New FBI Data: Minorities More Likely to Commit Hate Crimes than White People

New FBI hate crime statistics released on Monday indicate that minorities are more likely to commit hate crimes than White Americans. The data in question is sourced from more than 15,000 law enforcement agencies across the country.

The hate crime statistics broke down the demographic data of 6,406 hate crime offenders. 52% of the offenders were counted as white. It’s longstanding federal practice to usually count Hispanics in the category of White in demographic surveys, as the former is counted as an ethnicity as opposed to a racial category.

Queries of the United States’ precise racial and ethnic demography are hard to accurately survey, but the most recent US Census data indicates that non-Hispanic whites account for 60% of the national population.

The data indicates that White Americans are considerably underrepresented in the hate crime offender population.

A breakdown of motivations in recorded hate crimes reveals that race and ethnicity are the defining motive in 57% of cases. Religion and sexual orientation are the other two most common motives for hate-motivated offenses.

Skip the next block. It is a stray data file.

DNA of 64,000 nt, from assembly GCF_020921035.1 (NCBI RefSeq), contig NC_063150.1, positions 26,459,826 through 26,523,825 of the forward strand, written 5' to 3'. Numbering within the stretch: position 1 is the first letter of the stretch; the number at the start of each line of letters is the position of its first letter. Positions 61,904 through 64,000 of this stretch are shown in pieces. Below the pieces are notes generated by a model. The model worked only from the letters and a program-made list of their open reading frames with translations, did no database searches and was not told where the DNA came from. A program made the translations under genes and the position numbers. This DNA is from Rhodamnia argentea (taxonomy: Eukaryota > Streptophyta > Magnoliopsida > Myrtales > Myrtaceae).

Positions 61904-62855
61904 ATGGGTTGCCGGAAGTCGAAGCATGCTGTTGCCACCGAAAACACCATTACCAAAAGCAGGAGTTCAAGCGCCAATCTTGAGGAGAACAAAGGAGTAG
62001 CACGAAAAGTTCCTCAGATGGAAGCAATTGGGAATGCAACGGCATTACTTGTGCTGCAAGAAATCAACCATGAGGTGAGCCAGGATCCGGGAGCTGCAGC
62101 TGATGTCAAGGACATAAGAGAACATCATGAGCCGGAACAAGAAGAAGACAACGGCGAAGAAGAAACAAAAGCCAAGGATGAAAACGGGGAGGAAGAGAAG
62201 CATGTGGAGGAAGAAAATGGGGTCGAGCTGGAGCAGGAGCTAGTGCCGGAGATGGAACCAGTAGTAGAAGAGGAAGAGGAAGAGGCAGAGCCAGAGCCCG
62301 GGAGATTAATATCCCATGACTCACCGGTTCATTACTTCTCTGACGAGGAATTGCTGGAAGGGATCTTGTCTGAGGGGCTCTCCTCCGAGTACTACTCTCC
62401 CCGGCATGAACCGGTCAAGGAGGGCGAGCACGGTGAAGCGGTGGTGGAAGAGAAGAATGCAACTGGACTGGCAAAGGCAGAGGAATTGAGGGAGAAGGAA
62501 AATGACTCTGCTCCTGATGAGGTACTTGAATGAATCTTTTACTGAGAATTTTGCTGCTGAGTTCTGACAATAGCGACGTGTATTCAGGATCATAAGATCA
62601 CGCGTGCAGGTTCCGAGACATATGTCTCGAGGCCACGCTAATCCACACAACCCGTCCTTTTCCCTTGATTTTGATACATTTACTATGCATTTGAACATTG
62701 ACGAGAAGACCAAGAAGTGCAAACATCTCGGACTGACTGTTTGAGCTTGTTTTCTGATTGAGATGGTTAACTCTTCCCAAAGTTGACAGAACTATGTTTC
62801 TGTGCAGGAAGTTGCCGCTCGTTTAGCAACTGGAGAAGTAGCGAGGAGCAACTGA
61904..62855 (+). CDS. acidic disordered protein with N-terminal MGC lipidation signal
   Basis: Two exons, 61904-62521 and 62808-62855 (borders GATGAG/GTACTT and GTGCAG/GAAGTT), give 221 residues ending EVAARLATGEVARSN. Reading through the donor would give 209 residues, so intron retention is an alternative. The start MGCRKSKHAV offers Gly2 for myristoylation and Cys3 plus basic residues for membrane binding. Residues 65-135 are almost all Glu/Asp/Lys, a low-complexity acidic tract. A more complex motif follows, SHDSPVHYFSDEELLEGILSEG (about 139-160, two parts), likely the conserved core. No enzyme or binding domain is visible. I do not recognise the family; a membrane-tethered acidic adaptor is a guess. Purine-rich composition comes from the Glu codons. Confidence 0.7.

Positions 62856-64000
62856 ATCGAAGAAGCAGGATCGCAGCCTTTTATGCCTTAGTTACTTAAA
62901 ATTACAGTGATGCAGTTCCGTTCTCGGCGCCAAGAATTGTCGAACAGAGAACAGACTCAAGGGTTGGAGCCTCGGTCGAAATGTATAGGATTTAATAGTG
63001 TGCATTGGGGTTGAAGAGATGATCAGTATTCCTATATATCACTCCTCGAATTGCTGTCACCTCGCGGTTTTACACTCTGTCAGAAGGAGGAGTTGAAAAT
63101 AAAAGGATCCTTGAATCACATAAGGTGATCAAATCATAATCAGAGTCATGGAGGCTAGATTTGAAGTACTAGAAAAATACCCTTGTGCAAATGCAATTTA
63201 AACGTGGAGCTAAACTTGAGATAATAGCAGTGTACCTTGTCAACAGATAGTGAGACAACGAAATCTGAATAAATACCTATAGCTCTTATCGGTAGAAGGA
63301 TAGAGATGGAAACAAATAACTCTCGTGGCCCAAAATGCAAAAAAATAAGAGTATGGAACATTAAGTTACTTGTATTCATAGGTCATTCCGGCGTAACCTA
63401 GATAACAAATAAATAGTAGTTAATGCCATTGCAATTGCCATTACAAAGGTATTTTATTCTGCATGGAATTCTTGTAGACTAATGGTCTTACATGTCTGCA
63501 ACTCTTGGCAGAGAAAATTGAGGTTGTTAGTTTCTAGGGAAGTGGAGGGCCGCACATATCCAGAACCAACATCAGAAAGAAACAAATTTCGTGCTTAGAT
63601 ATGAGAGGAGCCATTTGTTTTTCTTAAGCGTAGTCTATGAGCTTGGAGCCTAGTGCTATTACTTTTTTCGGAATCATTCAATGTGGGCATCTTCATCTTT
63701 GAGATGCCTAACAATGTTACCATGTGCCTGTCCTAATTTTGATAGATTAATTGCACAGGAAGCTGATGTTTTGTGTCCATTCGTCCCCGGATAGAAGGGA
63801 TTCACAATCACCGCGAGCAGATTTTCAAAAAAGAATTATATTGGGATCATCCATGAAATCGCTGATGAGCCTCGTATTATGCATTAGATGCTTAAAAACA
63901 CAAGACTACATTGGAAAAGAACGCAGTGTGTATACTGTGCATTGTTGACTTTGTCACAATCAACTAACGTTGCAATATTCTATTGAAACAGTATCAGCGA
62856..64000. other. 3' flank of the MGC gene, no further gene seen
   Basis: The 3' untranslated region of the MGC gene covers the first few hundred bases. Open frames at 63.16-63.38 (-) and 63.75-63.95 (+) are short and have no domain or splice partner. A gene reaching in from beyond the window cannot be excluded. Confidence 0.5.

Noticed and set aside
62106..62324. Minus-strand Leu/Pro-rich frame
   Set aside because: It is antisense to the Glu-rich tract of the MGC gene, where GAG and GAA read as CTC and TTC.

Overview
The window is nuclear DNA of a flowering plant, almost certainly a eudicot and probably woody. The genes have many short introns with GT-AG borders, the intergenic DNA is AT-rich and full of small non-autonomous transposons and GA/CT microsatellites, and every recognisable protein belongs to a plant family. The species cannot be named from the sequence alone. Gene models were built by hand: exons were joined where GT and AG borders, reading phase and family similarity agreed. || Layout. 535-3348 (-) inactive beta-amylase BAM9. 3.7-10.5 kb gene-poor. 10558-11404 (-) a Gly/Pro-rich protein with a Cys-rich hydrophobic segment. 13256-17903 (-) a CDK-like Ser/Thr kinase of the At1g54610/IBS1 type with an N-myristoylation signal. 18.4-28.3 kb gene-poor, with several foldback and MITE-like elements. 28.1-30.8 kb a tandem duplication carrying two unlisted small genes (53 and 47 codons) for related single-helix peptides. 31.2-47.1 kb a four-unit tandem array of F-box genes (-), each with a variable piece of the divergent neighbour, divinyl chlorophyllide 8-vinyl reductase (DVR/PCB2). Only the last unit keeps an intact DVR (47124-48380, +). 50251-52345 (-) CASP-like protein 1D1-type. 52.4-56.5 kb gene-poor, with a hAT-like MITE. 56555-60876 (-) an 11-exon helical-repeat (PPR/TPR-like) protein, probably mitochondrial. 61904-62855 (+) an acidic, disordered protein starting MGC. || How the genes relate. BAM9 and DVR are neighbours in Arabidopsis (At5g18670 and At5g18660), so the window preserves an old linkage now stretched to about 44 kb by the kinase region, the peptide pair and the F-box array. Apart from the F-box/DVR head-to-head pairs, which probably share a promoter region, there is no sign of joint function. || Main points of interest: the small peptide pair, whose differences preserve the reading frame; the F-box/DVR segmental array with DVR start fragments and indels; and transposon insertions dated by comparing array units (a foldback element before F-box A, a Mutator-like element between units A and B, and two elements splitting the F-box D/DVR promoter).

Black Americans were highly over-represented in the demographic profile of hate crime perpetrators, with 24% of offenders being counted as black.

Black Americans are considerably more likely to be made the victims of hate crimes than other demographic groups. Blacks were the victims 27% of the time (2,000 victims) in accounts of over 6,000 documented crimes, being represented almost double the national demographic of 14% in the broader American populations.

Jews were also disproportionately targeted in hate crimes targeting a religious group, accounting for 60% of the victims in these incidents.

The FBI accounted for 775 White victims of hate crimes, and 693 Latinos. (Hispanic affiliation was queried for demographic data of victims.)

An additional 14% of hate crime offenders were described as of being of the “unknown” racial demographic.